On the Chief’s appeal to context, Scalia points out that context “is a tool for understanding the terms of the law, not an excuse for rewriting them.” But, as Scalia explains, the Chief’s opinion does not merely redefine the words “established by the State,” it effectively deletes them from the statute because the majority’s position is that they add precisely no meaning to the law. Yet Congress used this apparently meaningless phrase over and over. “It is bad enough for a court to cross out ‘by the State’ once. But seven times?”

To which dissenting Justice Scalia went to great lengths by delivering his lively and blistering dissent from the bench, which is unusual.

To mention just the highlights, the Court’s interpretation clashes with a statutory definition, renders words inoperative in at least seven separate provisions of the Act, overlooks the con­trast between provisions that say “Exchange” and those that say “Exchange established by the State,” gives the same phrase one meaning for purposes of tax credits but an entirely different meaning for other purposes, and (let us not forget) contradicts the ordinary meaning of the words Congress used. On the other side of the ledger, the Court has come up with nothing more than a general provision that turns out to be controlled by a specific one, a handful of clauses that are consistent with either under­standing of establishment by the State, and a resemblance between the tax-credit provision and the rest of the Tax Code. If that is all it takes to make something ambiguous, everything is ambiguous. (emphasis added)

There was a lot of buzz about judicial activism on this ruling. NRO’s Peter Augustine Lawler posted this in response.

I’m sympathetic with Roberts’s statesmanlike view that the judiciary is not the branch of government equipped, all alone, to save us from Obamacare. So he refuses an opportunity for “judicial activism.” But, from another view, he turns out to be quite the activist, telling Congress what it really meant by its incompetently drafted, screwed-up law. And so if judicial activism is a synonym for judicial legislation, that’s what we have here. Someone might say that Scalia was uncharacteristically the activist for wanting to strike part of the law down. But he claims to be doing the least activist thing by sending the law back to Congress. It should figure out what it really meant and then say that…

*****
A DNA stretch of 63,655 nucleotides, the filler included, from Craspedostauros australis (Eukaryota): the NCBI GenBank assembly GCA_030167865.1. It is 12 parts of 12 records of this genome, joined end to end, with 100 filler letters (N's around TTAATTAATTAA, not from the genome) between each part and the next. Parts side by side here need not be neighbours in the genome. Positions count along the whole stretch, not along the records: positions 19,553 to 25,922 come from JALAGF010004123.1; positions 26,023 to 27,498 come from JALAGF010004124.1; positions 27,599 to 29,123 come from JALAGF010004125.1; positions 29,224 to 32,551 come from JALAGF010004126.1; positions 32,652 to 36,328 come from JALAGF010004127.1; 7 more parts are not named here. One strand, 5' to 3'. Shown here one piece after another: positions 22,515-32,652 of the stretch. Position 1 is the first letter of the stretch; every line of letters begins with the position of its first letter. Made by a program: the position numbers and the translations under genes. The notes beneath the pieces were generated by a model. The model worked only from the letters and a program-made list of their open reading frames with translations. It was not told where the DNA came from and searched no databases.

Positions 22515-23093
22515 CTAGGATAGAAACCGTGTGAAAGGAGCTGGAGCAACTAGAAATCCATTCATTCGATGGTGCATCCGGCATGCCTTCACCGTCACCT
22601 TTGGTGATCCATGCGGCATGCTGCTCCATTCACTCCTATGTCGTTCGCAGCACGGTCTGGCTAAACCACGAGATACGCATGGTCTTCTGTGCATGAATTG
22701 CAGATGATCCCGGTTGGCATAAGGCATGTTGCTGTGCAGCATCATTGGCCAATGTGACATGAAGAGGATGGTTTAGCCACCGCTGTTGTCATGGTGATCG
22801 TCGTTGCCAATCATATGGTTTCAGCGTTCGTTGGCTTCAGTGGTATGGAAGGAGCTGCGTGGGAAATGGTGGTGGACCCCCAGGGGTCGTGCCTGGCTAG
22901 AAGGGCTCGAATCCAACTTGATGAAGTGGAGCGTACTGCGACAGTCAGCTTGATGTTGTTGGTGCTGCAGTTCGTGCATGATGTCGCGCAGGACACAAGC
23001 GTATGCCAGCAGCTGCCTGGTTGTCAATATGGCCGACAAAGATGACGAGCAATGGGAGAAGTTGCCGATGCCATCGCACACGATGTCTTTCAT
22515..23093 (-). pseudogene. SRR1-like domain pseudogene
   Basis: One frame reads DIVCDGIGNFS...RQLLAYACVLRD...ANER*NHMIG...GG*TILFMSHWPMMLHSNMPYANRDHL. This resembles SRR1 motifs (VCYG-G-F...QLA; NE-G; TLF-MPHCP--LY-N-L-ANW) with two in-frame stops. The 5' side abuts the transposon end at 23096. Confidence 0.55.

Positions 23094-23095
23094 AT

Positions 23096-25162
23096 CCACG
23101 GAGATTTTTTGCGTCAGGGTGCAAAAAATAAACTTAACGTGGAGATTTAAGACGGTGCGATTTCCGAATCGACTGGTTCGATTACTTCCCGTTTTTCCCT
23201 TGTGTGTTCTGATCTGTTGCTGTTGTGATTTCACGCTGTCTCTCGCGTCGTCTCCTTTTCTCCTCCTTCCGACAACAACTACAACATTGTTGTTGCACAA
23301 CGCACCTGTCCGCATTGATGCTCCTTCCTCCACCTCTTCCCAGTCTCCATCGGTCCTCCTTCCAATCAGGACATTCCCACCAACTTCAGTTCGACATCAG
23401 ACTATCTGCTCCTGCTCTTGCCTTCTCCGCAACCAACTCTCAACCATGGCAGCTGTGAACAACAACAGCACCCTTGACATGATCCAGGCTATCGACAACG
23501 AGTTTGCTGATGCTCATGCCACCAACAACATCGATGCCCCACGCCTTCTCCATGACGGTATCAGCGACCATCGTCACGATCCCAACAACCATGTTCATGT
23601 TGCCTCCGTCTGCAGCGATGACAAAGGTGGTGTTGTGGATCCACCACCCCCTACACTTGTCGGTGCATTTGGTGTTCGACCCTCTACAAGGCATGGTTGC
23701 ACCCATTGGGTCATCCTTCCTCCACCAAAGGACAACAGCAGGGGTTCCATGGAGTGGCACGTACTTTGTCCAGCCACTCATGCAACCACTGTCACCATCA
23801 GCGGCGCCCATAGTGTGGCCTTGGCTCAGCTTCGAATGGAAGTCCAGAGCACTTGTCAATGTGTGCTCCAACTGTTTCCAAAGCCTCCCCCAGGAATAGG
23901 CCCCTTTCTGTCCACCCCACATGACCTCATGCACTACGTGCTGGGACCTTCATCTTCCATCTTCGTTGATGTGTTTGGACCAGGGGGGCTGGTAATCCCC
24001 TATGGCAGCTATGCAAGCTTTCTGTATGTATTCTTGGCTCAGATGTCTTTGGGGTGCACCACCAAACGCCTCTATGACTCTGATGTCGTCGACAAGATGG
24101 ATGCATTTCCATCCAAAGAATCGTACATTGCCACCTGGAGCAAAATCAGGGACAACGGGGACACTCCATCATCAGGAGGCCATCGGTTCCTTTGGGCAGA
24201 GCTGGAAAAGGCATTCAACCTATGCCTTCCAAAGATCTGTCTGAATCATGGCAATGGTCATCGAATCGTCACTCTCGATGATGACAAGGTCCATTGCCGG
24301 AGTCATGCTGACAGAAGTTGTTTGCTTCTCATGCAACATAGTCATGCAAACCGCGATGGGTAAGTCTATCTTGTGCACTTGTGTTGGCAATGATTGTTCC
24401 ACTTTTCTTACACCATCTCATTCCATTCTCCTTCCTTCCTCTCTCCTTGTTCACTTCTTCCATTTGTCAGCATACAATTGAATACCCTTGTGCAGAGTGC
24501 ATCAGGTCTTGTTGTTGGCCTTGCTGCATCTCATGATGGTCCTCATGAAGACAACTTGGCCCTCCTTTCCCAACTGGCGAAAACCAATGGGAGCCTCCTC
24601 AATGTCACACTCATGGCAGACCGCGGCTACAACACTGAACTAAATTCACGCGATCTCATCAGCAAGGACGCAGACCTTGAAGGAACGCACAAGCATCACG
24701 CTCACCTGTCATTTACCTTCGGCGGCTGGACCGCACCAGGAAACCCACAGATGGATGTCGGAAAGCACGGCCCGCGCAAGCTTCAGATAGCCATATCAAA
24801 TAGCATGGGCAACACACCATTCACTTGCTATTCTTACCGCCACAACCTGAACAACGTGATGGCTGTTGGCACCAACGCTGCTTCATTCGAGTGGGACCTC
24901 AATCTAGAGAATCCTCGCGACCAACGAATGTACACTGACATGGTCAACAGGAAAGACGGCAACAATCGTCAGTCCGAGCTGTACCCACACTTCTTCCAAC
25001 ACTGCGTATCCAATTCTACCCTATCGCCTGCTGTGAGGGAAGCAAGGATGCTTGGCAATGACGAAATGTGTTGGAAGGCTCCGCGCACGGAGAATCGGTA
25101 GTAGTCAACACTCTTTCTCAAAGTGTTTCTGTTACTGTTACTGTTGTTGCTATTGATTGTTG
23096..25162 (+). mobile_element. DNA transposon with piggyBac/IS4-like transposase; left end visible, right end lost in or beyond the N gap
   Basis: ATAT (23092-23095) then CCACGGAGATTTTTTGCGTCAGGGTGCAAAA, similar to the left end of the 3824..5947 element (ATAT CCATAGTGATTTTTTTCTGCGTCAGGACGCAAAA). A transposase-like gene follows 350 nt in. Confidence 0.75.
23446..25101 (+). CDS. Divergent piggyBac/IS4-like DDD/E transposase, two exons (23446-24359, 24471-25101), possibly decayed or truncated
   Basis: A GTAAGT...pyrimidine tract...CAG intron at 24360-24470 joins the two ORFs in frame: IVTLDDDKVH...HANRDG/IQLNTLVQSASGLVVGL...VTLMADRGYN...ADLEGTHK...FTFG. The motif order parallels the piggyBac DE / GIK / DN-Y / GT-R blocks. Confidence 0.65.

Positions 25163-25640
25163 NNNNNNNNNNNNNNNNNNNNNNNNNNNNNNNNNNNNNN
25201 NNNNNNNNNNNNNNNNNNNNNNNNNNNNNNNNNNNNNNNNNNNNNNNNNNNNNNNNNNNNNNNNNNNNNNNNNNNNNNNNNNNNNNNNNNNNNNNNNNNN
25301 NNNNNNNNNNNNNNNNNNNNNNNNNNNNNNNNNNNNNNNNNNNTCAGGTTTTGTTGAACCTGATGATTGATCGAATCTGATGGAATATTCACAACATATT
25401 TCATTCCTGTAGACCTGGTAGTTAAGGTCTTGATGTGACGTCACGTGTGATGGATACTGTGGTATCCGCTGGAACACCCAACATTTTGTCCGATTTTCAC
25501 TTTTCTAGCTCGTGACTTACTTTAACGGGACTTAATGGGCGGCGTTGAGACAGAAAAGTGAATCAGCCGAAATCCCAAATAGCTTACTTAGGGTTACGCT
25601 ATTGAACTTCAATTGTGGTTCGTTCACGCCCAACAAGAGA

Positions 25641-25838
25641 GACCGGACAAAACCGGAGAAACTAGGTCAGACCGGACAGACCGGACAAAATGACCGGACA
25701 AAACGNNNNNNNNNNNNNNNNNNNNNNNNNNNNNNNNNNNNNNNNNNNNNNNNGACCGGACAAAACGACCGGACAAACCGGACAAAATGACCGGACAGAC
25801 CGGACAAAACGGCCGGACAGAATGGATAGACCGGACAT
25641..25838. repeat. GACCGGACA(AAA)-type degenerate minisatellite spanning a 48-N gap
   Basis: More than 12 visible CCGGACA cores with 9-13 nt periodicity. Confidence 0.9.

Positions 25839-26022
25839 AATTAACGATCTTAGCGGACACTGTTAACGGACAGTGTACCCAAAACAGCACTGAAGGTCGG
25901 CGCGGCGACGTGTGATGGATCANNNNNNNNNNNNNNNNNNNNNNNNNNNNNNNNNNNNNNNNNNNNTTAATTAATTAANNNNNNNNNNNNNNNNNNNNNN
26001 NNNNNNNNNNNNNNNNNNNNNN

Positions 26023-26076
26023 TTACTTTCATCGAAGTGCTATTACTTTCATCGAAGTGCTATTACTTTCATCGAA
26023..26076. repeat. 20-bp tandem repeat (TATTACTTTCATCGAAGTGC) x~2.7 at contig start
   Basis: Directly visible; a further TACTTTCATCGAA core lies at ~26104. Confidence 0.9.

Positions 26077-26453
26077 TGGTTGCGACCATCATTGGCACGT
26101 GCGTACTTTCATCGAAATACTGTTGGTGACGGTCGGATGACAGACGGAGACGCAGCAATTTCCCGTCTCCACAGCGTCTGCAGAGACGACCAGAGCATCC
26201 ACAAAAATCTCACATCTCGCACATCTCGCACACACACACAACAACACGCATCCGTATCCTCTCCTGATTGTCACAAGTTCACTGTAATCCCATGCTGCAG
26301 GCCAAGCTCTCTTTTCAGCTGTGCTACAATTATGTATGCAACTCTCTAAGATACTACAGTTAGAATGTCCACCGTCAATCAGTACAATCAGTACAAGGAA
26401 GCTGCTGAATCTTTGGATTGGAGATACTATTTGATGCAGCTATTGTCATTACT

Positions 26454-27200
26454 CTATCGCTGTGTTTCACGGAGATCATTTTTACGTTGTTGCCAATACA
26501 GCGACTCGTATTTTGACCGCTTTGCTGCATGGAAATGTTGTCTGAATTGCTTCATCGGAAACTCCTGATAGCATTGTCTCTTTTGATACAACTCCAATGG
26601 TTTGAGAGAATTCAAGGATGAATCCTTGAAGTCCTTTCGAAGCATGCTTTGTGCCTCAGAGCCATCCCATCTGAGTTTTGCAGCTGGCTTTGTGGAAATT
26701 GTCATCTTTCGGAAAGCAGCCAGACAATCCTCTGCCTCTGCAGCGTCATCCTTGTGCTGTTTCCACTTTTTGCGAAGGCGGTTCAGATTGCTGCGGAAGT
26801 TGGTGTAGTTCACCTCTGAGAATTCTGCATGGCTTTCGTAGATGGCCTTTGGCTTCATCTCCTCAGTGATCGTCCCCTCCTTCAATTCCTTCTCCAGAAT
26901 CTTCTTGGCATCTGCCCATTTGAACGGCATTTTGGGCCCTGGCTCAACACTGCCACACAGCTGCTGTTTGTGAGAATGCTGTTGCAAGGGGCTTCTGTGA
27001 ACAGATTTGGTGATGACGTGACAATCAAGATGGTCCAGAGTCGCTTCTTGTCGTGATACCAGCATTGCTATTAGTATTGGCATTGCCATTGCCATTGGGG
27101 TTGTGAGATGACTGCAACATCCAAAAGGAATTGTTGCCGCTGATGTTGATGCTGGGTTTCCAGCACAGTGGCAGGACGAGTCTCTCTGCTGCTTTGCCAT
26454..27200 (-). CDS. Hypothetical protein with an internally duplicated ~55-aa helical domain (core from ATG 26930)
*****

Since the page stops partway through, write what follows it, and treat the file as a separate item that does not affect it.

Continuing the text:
All in all, there are some interesting separation-of-powers issues here, as well as the one about the extent to which the Court should scope out the political environment before deciding whether or not to strike a law down.

Yes. Which is precisely the point. It was the point when the Blackmun court wrote abortion into law and cited the Constitution as grounding for it, making that up as it went. It was the point going back to the Dred Scott decision on slavery. Both issues involve classes of human beings denied human rights by the high court.

With this ruling, Justice Scalia said in his dissent, “words no longer have meaning”.

How that atmosphere impacted the decision on how the definition of marriage was deliberated and decided is about to become clear. The task of restoring the meaning of language in communicating human truths is as vital as ever. The merits of Justice Roberts majority opinion may be understandable to many people. But Justice Scalia’s clarifying blast is a valuable call for truth in justice.

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Jun 18

And the costs are prohibitive.

Things are getting worse, too. Look at the incident at Chicago’s Northwestern University that prompted this editorial from the Chicago Tribune editorial board.

Universities were meant to be places where ideas can be voiced and debated without fear, where the search for truth has no artificial limits, where no assumption is beyond challenge. Their motto could be the line by the 17th-century poet and philosopher John Milton: “Let her and Falsehood grapple; who ever knew Truth put to the worse in a free and open encounter?”

How archaic that sounds now, sadly.

In February, communications professor Laura Kipnis wrote an article for The Chronicle of Higher Education titled “Sexual Paranoia Strikes Academe.”

That started a chain of events that blew up the academic arena of ideas where challenge and response should be the norm, and everyone should be intelligent and mature enough to engage in that arena with reason. Read the editorial to see how far short of that ideal the university fell when things started flaring up over Professor Kipnis’ article.

Geoffrey Stone, a First Amendment scholar and former provost of the University of Chicago, wrote in The Huffington Post that Northwestern had committed an “embarrassing” betrayal of “the core principles of academic freedom.” Kipnis’ sole offense, he said, was “writing an article that upset some students.”…